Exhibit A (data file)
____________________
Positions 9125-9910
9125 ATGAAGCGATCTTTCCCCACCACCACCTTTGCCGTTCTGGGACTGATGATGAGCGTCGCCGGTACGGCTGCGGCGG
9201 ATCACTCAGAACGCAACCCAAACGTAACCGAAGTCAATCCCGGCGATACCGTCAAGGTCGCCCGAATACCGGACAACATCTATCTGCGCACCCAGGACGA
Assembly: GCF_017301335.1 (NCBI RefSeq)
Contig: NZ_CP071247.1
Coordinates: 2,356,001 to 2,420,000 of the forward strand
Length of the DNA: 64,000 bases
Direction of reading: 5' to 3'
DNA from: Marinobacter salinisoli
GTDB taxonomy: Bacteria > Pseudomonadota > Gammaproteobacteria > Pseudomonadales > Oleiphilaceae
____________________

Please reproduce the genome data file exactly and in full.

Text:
Positions 9125-9910
9125 ATGAAGCGATCTTTCCCCACCACCACCTTTGCCGTTCTGGGACTGATGATGAGCGTCGCCGGTACGGCTGCGGCGG
9201 ATCACTCAGAACGCAACCCAAACGTAACCGAAGTCAATCCCGGCGATACCGTCAAGGTCGCCCGAATACCGGACAACATCTATCTGCGCACCCAGGACGA
Assembly: GCF_017301335.1 (NCBI RefSeq)
Contig: NZ_CP071247.1
Coordinates: 2,356,001 to 2,420,000 of the forward strand
Length of the DNA: 64,000 bases
Direction of reading: 5' to 3'
DNA from: Marinobacter salinisoli
GTDB taxonomy: Bacteria > Pseudomonadota > Gammaproteobacteria > Pseudomonadales > Oleiphilaceae